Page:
yet many farmers, because their cows are
dried off, let them shirk for themselves,
thinking that because they give no milk,
rich food is unnecessary.
Dairy cows should be well sustained
through the winter, and more particular
ly those with calf, for their value for milk
the following season depends upon the
treatment they received during the win
ter. March is a trying time upon cattle
that have been neglected. ; It.is a crying
sin for a farmer to neglect his cow3 so as
to let them get upon "the lift," in tho
Spring. Cows in this condition will servo
but a very poor purpose in supplying tha
family with milk during the best part cf
the season, besides the inferior character
of the calf brought forth under fuch cir
cumstances. Both the cow and the calf
will require to be the better pcrtion cf
the summer in good pasture, to regain tha
flesh that they should haro had at ths
opening cf Spring.
Horsc3 ani Cattle ia tlie TTcrll
An illustrated natur.nl history cf tho
animal kingdom has just been published
by S. G. Goodrich. It has 2AQ0 en-ra-
vings. It is a highly useful work-
Among other information abounding ia it,
it contains the following, which is an es-
mate cf the number cf horses ia various
parts cf the world, From this we extract
The general estimate has been frcrn
8 to IS horses in Europe to every hun
dred inhabitants. Denmark has 45 horses
for every hundred inhabitants, which is
more than any other Eropean country.
Great Britain and Ireland have 5.5CO.-
France has 3.0C0.0C0.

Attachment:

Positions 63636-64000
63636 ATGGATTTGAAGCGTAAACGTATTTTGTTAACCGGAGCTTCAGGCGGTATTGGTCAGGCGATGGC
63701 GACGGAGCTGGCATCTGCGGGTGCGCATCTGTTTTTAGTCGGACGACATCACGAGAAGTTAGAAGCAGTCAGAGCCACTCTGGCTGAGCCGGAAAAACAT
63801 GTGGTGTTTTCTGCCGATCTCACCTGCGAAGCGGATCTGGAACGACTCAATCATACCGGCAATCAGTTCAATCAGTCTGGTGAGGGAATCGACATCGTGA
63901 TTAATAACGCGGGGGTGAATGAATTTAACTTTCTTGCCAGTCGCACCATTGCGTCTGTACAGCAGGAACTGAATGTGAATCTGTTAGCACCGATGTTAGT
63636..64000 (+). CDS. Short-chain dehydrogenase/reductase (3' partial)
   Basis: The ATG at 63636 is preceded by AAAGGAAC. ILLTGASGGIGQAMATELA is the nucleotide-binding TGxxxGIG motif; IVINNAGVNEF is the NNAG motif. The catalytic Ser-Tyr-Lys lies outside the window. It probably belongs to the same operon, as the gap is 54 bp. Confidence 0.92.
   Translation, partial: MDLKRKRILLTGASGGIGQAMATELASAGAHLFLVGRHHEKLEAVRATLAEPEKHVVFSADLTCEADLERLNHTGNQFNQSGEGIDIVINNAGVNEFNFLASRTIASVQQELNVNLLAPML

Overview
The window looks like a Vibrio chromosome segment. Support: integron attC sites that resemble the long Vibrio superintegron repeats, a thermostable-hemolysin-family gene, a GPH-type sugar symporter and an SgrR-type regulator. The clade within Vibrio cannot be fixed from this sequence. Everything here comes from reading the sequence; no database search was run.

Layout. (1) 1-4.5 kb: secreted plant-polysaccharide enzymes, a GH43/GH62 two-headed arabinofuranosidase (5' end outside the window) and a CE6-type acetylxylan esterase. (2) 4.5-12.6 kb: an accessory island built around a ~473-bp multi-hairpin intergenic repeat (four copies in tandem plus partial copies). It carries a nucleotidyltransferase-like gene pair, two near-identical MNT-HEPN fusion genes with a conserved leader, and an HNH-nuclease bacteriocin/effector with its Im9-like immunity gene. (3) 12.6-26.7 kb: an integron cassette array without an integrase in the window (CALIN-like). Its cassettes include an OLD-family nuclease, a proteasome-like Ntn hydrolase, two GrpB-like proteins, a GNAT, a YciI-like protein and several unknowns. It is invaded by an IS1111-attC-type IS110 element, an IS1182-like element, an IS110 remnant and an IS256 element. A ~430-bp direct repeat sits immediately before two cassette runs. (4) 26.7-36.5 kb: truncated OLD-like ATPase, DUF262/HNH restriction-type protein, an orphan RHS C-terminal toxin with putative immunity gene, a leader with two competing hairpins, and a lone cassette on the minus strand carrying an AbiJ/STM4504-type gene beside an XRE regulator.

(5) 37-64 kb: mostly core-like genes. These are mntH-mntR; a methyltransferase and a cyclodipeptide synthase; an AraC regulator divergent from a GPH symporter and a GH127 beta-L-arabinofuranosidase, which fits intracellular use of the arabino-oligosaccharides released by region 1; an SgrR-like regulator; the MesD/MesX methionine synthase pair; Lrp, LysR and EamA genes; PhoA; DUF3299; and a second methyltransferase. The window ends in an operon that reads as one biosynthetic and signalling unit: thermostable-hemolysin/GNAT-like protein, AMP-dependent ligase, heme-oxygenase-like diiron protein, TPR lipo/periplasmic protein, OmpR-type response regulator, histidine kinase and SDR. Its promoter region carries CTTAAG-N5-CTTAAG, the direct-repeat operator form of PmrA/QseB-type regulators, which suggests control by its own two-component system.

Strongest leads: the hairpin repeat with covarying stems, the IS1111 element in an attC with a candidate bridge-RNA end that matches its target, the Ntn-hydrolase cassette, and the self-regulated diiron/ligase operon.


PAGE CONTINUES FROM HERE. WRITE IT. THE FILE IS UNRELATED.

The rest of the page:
Austrian Empire, exclusive cf Italy.
Russia has 3,500,000 -
The United States have 5,000,000
horses, which is more than any European
country; the horses cf the whole world
are estimated at 57,420,000.
Russia has 20,000,000 cattle.
Great Britain and Holland have 9,000,-
Austria has 19,000,000
France his 8,000,000.
United States have 22.C00.0CO. .
The whole world is estimated to con
tain 218.0C0.C00. It is supposed that
one-third cf them are killed annually, so,
tnat we have about 250,000,000 lis. 70.-
000.000 skins, .140.000,000 horns, 2SO,-
000,000 feet annually to be converted
into beef, tallow, leathetr combs, manure
he. : '
The editor cf the Eulltliji applied ccal
ashes to an old sward is here nothing but
white weed, Jcc, had grown before, tnd
it gave two fine crops of grass; applied
it to land for potatoes, and it produced a'
large crop, perfectly free from disease;
applied it to sweet corn and other vege tab
bies in the garden and it gave them a
fine growth and good color.
Sewing machines have been introduced
into some of cur female seminaries, and
instruction is given thereon.
A new process cf making paper f rem
African plants is ia operation at Bordt nux
and Marseilles, France, by which CO per
cent, is saved.